Days later I was chatting — typing — with one of the guys, War Wager. I had maybe 40 friends in my extended series of underground circles, out of several hundred in and around the greater group at any time, but there were only maybe ten or twelve who I’d met in person. Maybe two of them knew my real name. War Wager was not one of them, though I’d met him, and I liked him.
“How was the party the other day?” I typed.
“Can you talk?” he asked. We got on the phone.
“Crazy,” he said. “It was crazy. Hulk’s sister, man, you wouldn’t believe it. You really should’ve been there.” Wendy’s brother, Mark, called himself Hulk.
“What happened? Was she horrible?”
“So…is she really big?” I thought back to the girl down the street. “Or—”
“No, no, no, not that kind of bad. Just…almost gross. She was all over X-Man, and I know you haven’t met him but he’s thin, nerdy, nothing special. I mean, I’m basically just some dude, and if it was me she was hanging on to I wouldn’t have complained, but all this guy’s got going for him—”
“What are you talking about?”
“Dude. Listen to me. She was hot, dude. Like, fifteen with a whisper, and crazy, crazy hot — she could’ve said she was nineteen and I’d have believed it. And not slutty hot, even with how she was acting. Just crazy hot. That smile, man — I ain’t seen nothing like it. Her parents keep her under lock and key, but she seems to find a way, man.”
“You must be kidding me. X-Man?!” I had no respect for the guy because of his handle. He always said it had nothing to do with The X-Men, the comic book, but they’d been putting them out for twenty years at that point, so come on. If he’d used the name of one of the characters — like Wolverine or Cyclops — then fine, it’s uncreative, though we were pirating software and not filing for trademarks. But there was never even an X-Man in The X-Men. It made him sound like an idiot.
“He’s 21, you know, right?” he said.
“Oh, shit, of course.” That was the new drinking age in Texas at the time. I didn’t like the idea of drinking, so it never figured into my equations, even though Frank had offered to buy me beer on numerous occasions, to the point of being disappointed when I didn’t take him up on it. One time, we stopped by the grocery store and I had him buy me some wine coolers. He seriously questioned whether I knew what I was doing, and I explained that I’d be seeing some girls that night and that as an older guy maybe he didn’t know that girls dug wine coolers. His eyes got wide and he nodded, slowly, understanding. I drank one that evening and tossed the rest.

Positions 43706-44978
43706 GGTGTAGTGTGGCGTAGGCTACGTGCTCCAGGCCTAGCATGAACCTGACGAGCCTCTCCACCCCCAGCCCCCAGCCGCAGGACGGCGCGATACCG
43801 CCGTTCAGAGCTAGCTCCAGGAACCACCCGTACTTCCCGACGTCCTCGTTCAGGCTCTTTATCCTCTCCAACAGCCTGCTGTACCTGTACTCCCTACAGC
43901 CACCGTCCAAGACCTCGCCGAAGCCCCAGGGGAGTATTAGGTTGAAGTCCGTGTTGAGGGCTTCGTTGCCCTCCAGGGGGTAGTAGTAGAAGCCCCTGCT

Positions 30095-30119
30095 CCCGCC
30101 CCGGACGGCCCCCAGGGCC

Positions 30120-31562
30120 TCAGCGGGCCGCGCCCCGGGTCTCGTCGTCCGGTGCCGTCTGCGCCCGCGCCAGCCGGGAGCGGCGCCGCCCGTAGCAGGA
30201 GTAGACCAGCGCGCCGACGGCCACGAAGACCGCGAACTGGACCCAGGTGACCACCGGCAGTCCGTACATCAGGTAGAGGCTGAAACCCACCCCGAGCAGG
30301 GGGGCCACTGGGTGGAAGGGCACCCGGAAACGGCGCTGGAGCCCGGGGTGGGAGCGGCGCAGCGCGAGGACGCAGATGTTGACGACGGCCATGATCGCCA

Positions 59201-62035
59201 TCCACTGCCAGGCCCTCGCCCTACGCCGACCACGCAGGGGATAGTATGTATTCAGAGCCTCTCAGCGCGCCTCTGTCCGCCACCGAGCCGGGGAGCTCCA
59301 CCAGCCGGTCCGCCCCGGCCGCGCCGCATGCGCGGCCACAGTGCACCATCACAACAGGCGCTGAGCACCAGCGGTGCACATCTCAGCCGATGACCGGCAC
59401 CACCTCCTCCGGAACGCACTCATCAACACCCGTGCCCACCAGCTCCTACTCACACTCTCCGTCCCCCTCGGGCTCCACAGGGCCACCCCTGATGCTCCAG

“So he gets a pitcher of beer — Avatar was there, too; he’s also 21 — and we sat in the back where they show movies and stuff, and everybody gets all chatty. X-Man especially cannot stop talking about how cool his car is, so after we finish the pitcher we go check it out.” He laughed. “Dude fires up his car, and it dies right there: the radiator empties out into the parking lot, and something about a belt, I don’t know car stuff, and we had to help him push his piece of crap car around the corner and wait with him for a tow truck. Hulk was really unhappy about how his sister was saying all kinds of sexy shit to X-Man. It was nuts.” He lowered his voice. “There’s something really hot about that girl, man, I’m serious.”
I knew what it was. She was has-sex hot. I opted not to tell him that, which was fine because it turned out he knew already.
“So Hulk was unhappy, but everybody finally went home, right?”
“Mmm, yeah, yeah.”
“What’re you not telling me?”
He made a sound like a balloon being inflated near its breaking point. Then he said, “Okay. But you can’t tell anybody.” To my credit, I didn’t say a word about it to anyone for almost thirty years, until writing this right now. I’m even mixing up names and handles a bit, just in case.
“Sure,” I said. “I can keep a secret.”
“You gotta swear, okay? Okay. Yesterday, X-Man calls, asks me for a lift. I say sure. We stop on a street with a bunch of houses. He tells me to wait. I’m like, okay, shit, I should have known, but fine, I wasn’t doing anything anyway.”
He squeezes back a laugh. “I’m parked on the street; all I know is he was doing something. I’m high, I don’t care.” He paused, wondering if maybe he shouldn’t have said that last part. “Twenty minutes later, X-Man is scrambling out of Hulk’s sister’s bathroom window, with Hulk chasing after his ass! I didn’t even know where Hulk lived! Dude jumps in the car and he’s like, ‘Go! Go! Go!’ So I punched it. Totally Blues Brothers. X-Man’s talking non-stop about, well, you know what he’s talking about.”
“Sure,” I said, heart crashing. “And this was just yesterday?”
“Yep. After school, before dinner.” I didn’t offer that I might have been on the phone with her, right before the Great Escape. “X-Man is in so much trouble,” he said. “Hulk is gonna kill him.”
“Hulk smash,” I agreed.
Wendy never called me again, and I hardly ever thought of her after that — maybe once or twice, here and there. When I did think of her, all I could see was dorky-assed X-Man squeezing his pitiable way out a bathroom window, and how she was no longer some random, irredeemably hot hacker girl, she was someone’s little sister. After that, I only went out with girls who were older than me or who were older sisters, with one big, ill-fated and hard exception.
I had moved on. I was dancing.
Literally, actually. Between running the system and playing Photon — and school; I always forgot about school — I had become a dancer. I know it sounds strange, but trust me: this is the only way to explain what happened next.